‘They’re lured:’ Trafficking victims often trapped by people they know, experts say

ORLANDO, Fla. — More than 700 cases of human trafficking were reported in 2020, according to data from the National Human Trafficking Hotline.


Three people were arrested in Wednesday, accused of trafficking teenagers for sex at multiple locations throughout Orange County last year.

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According to the Metropolitan Bureau of Investigation, one of the victims was “groomed,” saying at one point she even attended a family reunion with one of the suspects.

Tomas Lares is the founder and President of United Abolitionists, a non-profit organization that’s fighting human trafficking. Lares says the scenario described by MBI is more common than many people realize.

“That’s very typical, that they groom them,” Lares said. “The majority of trafficking victims we see here in Central Florida are not abducted, are not kidnapped...they’re lured. These criminals build relationships with them.”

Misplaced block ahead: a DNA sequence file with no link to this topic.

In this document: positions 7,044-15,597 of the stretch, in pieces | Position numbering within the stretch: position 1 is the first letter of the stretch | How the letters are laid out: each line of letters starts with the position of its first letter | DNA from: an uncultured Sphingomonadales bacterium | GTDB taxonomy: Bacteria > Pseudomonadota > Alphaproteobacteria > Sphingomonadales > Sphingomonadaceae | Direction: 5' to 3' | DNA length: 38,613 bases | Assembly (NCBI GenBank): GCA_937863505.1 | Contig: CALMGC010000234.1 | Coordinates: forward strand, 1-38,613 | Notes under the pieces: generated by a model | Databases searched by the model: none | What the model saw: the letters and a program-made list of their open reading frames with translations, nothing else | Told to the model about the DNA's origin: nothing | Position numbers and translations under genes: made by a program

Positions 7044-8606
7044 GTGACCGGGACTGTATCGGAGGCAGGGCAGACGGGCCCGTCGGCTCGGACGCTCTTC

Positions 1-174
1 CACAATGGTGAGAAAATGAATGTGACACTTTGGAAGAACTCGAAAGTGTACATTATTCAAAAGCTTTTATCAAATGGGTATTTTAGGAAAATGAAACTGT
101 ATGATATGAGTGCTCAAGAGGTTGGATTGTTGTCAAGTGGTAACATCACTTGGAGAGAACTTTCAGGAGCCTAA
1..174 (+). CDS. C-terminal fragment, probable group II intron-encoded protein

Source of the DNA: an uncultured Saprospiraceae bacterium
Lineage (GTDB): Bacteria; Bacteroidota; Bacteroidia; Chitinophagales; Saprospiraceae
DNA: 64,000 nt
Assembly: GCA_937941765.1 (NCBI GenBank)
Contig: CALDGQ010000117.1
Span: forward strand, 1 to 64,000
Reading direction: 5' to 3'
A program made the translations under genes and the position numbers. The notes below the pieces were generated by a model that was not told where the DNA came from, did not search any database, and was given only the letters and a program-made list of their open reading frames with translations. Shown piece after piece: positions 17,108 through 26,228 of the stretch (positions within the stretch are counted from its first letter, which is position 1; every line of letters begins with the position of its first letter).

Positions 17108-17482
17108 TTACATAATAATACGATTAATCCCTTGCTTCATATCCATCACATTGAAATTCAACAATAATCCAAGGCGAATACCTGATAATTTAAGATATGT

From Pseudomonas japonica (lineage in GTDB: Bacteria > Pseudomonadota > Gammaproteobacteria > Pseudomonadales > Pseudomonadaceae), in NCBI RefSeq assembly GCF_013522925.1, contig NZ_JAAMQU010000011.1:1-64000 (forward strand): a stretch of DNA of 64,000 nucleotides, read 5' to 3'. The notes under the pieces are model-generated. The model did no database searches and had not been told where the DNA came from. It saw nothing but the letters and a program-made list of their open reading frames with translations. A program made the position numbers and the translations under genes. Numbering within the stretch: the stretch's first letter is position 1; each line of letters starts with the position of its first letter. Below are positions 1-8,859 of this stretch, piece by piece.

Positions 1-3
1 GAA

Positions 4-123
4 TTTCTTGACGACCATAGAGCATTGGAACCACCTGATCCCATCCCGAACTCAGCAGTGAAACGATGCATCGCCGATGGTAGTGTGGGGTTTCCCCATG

MBI says that’s exactly what happened in the case of Tracy Koger, Shana Bryant, and Tyrell Ponds, who investigators say trafficked three underage girls in Orange County for sex.

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According to a report from MBI, one of the teens said she ran away from a group home in Polk County and began hanging out with Koger, even attending a family reunion with her at one point.

It was only when one of the victims ended up in the hospital after a confrontation with one of the suspects that deputies began to piece together what was happening.

“They target someone looking for friends, looking for a boyfriend, looking for a group to belong to,” Lares said. “We’ve even heard of incidents where they’re going to youth groups and churches.”

Investigators say the suspects frequented certain motels in the area.

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According to MBI, they’re currently working with the motels to train employees on ways to spot suspected sex trafficking. A law passed in 2019 requires training for certain employees.

To find more resources for victims of human trafficking, click here.

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